Resisting Exile: Tashi Tsering

  • Laurie Hovell McMillin


The first indication that we are in different territory with this autobiography is suggested in the listing of its authors. For the first author of the book subtitled The Autobiography of Tashi Tsering is listed as Melvyn Goldstein rather than Tashi Tsering himself; the second author is William Siebenschuh, and the third is Tashi Tsering. Mel Goldstein has long been known as something of an enigma within Tibetan Studies: he was able to study in Tibet when few other Western scholars could; he has dared to be critical of the Tibetan government-in-exile; and he has frequently been accused of harboring pro-Chinese sentiments. (When I first entered the field and moved 30 miles away from Goldstein in Cleveland, a friend who is an established anthropologist ofTibetan culture warned me to stay away from him, intimating that he was no friend of Tibetans and no friend of ours.) It is perhaps not surprising, then, that Goldstein would break from the established tradition of emphasizing Tibetan authorship in such autobiographies in English and put his own name first, as Tashi Tsering’s primary interviewer. The second author, William Siebenschuh, is a scholar of English biography and autobiography who was enlisted in the project when Goldstein could not finish it.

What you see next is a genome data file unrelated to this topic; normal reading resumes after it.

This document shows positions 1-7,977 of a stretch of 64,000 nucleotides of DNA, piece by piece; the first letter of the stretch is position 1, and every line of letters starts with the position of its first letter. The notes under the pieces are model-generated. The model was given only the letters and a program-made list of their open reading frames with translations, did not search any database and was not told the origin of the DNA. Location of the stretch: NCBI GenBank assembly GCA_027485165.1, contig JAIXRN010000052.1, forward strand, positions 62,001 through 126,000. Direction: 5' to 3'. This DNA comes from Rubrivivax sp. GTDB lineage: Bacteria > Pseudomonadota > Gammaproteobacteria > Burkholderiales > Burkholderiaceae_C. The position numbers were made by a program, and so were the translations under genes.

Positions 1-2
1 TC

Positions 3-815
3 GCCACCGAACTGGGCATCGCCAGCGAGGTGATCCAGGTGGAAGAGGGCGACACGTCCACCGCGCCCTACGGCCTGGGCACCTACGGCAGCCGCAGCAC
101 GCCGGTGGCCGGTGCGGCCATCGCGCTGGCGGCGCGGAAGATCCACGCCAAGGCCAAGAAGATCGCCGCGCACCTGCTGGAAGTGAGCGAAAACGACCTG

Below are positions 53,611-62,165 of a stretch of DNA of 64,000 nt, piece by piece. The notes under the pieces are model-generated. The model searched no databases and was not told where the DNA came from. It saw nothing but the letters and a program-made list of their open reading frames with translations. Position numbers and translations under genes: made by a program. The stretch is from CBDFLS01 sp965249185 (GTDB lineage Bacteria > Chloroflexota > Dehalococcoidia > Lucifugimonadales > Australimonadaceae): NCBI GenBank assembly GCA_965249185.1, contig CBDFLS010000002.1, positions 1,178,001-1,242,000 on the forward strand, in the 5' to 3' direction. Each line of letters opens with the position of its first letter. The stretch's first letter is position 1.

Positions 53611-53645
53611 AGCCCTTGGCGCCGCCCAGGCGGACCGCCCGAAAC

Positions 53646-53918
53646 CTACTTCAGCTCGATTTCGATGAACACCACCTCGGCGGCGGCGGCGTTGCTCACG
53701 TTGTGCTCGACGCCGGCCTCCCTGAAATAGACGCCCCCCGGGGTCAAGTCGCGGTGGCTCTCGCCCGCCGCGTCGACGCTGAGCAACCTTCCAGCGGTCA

Life Story Cultural Revolution Total Domination Established Tradition Chinese System 
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  1. 1.
    Melvyn Goldstein, “Preface,” The Struggle for Modern Tibet: The Autobiography of Tashi Tsering (Armonk, NY: M. E. Sharpe, 1997), p. viii.Google Scholar
  2. 2.
    Melvyn Goldstein, William Siebenschuh, Tashi Tsering, The Strugglefor Modern Tibet: The Autobiography of Tashi Tsering (Armonk, NY: M. E. Sharpe, 1997), p. 79. Subsequent citations are noted by page number in the text.Google Scholar
  3. 3.
    Palden Gyatso, Autobiography of a Tibetan Monk (New York: Grove Press, 1997), P. 3.Google Scholar

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© Laurie Hovell McMillin 2001

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  • Laurie Hovell McMillin

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